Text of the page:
Milwaukee’s Sister City of Irpin began publishing video stories about local families who saw their homes destroyed in February and March by the brutal Russian invaders. The effort is part of an Irpin Reconstruction Fund to assist displaced residents.

Former Mayor of Irpin Volodymyr Karplyuk co-founded the fund, and is chairman of the Irpin Investment Council that is overseeing the city’s recovery from war damage. The Restoration Fund was created with the goal of attracting financial, material, technical and organizational resources to replace vital residential infrastructure destroyed during the Russian attempt to capture Kyiv, Ukraine’s capital city.

“There are over one and a half thousand destroyed private residential buildings in Irpin. Every house is destiny. The fate of people who lost their homes, lost a roof over their heads. Starting today, we are starting to publish a series of short video films about Irpin families who suffered as a result of Russian aggression and who lost their homes. And we very much hope that these films will help our Irpin residents to restore their homes, that our international partners, Ukrainian businessmen, seeing the situation these families are in, will be able to help financially, help with construction materials, so that as many Irpin residents as possible can restore their homes.” – Volodymyr Karplyuk

According to Karplyuk, the fund started collecting materials for the restoration of damaged or destroyed residential apartments and private housing, and will soon begin the transfer of materials to begin the repair work. Karplyuk also appealed to anyone who could help with labor or building materials.

As of October 11, five short films have been released by the Irpin Reconstruction Fund. Each tells the story of an Irpin family who lost their home in the war.

“On February 24, on the newly rebuilt first floor of their house, the Ovdeichuk family planned to celebrate the birthday of their husband and father – Oleksandr. But at 5 o’clock in the morning their lives changed. From February 24 to March 6, the family hid on the first floor. And on March 13, the building was completely destroyed by shells from the Russian Army. Their daughter’s car burned down in the garage along with the house.”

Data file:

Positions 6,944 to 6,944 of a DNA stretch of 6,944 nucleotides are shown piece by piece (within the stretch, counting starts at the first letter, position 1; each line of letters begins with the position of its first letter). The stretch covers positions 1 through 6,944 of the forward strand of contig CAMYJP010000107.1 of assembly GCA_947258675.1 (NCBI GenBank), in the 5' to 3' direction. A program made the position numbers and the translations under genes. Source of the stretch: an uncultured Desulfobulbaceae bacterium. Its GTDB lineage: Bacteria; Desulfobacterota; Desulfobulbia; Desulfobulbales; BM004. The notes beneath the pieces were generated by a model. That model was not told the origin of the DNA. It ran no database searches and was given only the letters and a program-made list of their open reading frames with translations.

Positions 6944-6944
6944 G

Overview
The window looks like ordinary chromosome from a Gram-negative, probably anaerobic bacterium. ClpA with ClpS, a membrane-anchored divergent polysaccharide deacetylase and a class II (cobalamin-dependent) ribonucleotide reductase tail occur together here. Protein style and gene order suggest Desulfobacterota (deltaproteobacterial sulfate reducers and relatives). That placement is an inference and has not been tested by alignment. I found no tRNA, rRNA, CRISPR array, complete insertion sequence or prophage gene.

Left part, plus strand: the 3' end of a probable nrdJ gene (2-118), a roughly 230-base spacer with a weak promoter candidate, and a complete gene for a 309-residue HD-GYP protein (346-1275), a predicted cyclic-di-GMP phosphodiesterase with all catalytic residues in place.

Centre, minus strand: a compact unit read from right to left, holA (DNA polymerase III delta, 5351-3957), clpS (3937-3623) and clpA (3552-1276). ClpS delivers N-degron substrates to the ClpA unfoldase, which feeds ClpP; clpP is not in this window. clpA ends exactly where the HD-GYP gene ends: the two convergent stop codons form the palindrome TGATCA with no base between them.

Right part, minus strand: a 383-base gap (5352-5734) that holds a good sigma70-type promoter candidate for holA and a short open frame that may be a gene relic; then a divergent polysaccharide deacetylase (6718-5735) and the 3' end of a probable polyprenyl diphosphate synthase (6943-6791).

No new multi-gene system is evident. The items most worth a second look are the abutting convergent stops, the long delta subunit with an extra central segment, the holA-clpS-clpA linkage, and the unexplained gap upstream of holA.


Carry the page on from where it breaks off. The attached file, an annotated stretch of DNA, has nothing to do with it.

“Four generations of Irpinians lived in the same house. During the hostilities, their home was completely destroyed. An old couple with their daughter, grandchildren, and great-grandchildren were left without a roof over their heads, as the men of the family went to the front to fight in the war. They now live only on pensions, the bulk of those small funds is spent on medicines to treat serious illnesses. The family lacks the resources to rebuild their home without help.”

“Three generations of Kushnirs had lived in the same house. Each worked to make Ukraine a stronger nation, and Irpin a better community. Because the home owner is a doctor, and head of the transfusion department, he remained at his hospital’s combat post in the first days of the war. After two weeks of Russian war crimes that specifically targeted civilians, the decision was made to evacuate all patients. The doctor’s family left Irpin ahead of the invaders. When they returned, after the Russias had been driven out by the Ukrainian Military and Irpin’s Territorial Defense Forces, they found their home destroyed. The occupiers had either taken or burned everything that had bear to the family.”

“Ten people, spanning three generations lived in the Nowitsky’s house from grandparents to grandchildren. Two men from the family are now defending their homeland on the battlefield in the ranks of the Armed Forces. The house was built in 1905 by a great-grandfather who worked on the railway. Although the dwelling was small, the family lived together with enough space for everyone. The Nowitsky family, like so many others in Irpin, need help to rebuild.”

“During the hostilities in March 2022, the house of Irpin journalist Lyudmila Lozova, where she lived with her husband, retired mother-in-law, son, daughter-in-law with disabilities, and their young granddaughters, was completely destroyed by artillery shells. The family built the house on their own over a decade, but cannot wait that many weeks to rebuild. Before that can even happen, the ruins must be dismantled and debris removed before the reconstruction process.”

“For more than 10 years, Lyudmila selflessly served our community, and from the first days of the war she united her colleagues fought on the information front,” said Karplyuk. “During the most terrible period in the history of our region, starting from February 24, Lozova’s media team never stopped informing the residents of our region about what was happening. Her work helped many flee, and gave support for those who remained while the area was occupied.”

Karplyuk added that many of the families have lost their employment, because companies were either destroyed, relocated further away to safety, or lost their business infrastructure. As more residents return to their hometown of Irpin and find their residence in ruin, they and the city government are struggling to secure enough help and resources before winter arrives.

Іvаn Vаsylyеv, Kіbrі Hо, Hоnchаruk Аndrіі, Оlеksаndr Vоlchаnskyі, аnd Pаvlоvskа Yеvhеnііа

This article was based on a series of news reports originally published in Ukrainian by ITV News

The Irpin Recovery Fund is a public organization that, together with the Irpin city authorities, restores the destroyed social and residential infrastructure.